• Audre Lorde Project: A Lesbian, Gay, Bisexual, Two-Spirit, Trans and Gender Non-Conforming People of Color community organizing center, focusing on the New York City area.
  • PFLAG – First and largest organization uniting parents, families, and allies with people who are lesbian, gay, bisexual, transgender, and queer.
  • Ingersoll Gender Center – One of the oldest organizations of, by and for transgender and gender diversity in the United States. Officially formed in 1977, Ingersoll Gender Center has been building community, connecting folks to resources and advocating for our communities in the Puget Sound region for over four decades.
  • Lambert House – A center for lesbian, gay, bisexual, transgender, and questioning youth that empowers youth through the development of leadership, social, and life skills.
  • Emerald City Black Pride (ECBP) – A community group run by the Center for MultiCultural Health (CMCH) that sponsors events to support and affirm African American gay, bi and same-gender-loving men.
  • GLAAD LGBTQ Resource List

Videos & Podcasts:

  • Bill Nye on Sexuality and Gender Spectrum – three min. video on the kaleidoscope of what people are.
  • Brother Outsider: The Life of Freedom Fighter Bayard Rustin — (2002) Bayard Rustin was posthumously awarded the prestigious Presidential Medal of Freedom by President Barack Obama. One of the first “freedom riders,” an adviser to Dr. Martin Luther King, Jr. and A. Philip Randolph, organizer of the march on Washington, intelligent, gregarious and charismatic, Bayard Rustin was denied his place in the limelight for one reason – he was gay.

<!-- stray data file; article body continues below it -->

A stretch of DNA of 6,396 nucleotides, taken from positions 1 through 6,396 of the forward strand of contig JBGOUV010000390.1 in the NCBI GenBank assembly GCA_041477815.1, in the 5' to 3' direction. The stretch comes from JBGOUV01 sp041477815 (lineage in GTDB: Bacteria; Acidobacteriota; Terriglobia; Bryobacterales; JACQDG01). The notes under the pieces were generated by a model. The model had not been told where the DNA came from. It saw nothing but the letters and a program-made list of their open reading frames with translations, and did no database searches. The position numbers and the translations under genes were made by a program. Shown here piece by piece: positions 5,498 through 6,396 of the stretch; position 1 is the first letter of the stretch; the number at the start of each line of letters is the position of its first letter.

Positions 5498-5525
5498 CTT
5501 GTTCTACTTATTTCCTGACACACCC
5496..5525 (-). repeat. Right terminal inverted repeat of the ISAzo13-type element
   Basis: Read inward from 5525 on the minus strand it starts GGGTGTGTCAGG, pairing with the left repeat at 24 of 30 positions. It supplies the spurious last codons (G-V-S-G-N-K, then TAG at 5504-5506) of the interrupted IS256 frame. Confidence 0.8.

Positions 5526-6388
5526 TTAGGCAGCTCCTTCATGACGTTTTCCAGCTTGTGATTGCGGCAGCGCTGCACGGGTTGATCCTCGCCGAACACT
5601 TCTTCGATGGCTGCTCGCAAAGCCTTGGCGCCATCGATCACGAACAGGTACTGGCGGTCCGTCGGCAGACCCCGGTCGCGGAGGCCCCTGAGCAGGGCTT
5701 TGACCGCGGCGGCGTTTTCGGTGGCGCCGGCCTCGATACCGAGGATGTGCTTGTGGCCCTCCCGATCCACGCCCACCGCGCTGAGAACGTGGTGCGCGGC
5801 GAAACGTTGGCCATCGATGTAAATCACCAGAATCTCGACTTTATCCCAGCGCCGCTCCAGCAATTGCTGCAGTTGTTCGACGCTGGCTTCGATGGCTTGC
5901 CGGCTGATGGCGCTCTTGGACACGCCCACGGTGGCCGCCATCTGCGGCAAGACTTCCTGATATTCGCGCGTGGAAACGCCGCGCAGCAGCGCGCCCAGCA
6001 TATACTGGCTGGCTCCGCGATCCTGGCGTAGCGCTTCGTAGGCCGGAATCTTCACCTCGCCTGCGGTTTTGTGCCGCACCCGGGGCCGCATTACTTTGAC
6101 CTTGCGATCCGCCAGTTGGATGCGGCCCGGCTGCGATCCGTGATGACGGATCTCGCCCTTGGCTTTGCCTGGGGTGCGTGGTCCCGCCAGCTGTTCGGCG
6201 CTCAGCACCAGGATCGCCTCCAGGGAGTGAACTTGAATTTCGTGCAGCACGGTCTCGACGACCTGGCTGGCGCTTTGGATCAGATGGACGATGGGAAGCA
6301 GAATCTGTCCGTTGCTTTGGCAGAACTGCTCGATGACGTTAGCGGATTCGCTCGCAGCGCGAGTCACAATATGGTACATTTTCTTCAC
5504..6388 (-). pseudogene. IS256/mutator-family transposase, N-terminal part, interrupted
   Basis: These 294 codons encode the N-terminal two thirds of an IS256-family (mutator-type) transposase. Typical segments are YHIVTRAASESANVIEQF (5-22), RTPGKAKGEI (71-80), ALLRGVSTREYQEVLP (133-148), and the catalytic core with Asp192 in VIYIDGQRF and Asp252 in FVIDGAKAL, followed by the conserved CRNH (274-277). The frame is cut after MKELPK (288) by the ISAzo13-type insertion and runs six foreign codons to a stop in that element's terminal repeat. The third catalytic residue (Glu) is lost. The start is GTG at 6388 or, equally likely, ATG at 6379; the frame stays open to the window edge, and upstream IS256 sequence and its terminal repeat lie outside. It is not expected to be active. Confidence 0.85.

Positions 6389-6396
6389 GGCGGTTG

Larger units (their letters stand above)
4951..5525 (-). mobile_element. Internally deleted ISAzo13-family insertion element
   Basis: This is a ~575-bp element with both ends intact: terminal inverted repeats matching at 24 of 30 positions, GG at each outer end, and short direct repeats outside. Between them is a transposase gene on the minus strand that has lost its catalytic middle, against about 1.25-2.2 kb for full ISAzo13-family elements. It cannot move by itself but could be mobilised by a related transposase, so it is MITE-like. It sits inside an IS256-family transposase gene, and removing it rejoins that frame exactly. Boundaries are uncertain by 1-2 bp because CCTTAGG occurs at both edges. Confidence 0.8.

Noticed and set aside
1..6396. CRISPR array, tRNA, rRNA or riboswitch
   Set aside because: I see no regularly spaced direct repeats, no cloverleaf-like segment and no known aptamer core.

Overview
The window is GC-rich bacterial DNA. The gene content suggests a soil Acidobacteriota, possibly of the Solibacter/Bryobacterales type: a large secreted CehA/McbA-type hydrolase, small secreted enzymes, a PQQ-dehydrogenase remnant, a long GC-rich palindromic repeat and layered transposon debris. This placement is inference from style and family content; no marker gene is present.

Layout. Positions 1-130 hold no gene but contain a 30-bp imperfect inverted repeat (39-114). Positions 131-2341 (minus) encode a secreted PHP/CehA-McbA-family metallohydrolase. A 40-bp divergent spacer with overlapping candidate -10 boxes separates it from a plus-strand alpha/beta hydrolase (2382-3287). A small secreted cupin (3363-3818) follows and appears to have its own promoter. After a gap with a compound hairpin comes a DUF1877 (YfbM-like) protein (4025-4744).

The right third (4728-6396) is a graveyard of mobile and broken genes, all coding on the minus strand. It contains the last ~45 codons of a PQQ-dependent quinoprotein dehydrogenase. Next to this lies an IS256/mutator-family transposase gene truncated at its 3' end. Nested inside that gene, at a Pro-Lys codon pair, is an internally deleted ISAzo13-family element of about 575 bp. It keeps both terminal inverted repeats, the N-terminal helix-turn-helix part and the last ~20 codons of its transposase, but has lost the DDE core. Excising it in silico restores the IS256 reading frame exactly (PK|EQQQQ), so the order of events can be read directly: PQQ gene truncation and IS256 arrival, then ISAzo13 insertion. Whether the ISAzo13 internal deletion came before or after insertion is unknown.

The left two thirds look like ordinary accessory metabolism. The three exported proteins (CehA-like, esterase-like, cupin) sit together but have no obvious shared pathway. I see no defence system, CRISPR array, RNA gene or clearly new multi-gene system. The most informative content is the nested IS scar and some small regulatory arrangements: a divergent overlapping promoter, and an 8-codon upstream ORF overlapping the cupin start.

• Paris is Burning – (1991) – Filmed in the mid-to-late 1980s, the documentary chronicles the ball culture of New York City and the African-American, Latino, gay, and transgender communities involved in it.
  • Pose – (2018) In 1987 New York, LGBTQ ball fixture Blanca starts her own house, soon becoming mother to a gifted dancer and a sex worker in love with a yuppie client.
  • How to Survive a Plague – (2012) American documentary film about the early years of the AIDS epidemic, and the efforts of activist groups ACT UP and TAG.
  • Gov LGBTQ Heritage – As America’s storytellers, the National Park Service (NPS) is committed to telling the history of all Americans in all of its diversity and complexity.
  • 5 Podcasts at the Intersection of Pride Month and the Black Lives Matter Movement. New York Times. June 2020.
  • Gays in Architecture – HDP Architecture & Interiors led conversation about being a gay practicing architect.


Books & Book Lists:

  • Building Sex – (1995) Men, Women, Architecture, and the Construction of Sexuality – (1995) Architecture critic and curator Aaron Betsky looks at how traditional gender roles have influenced architecture.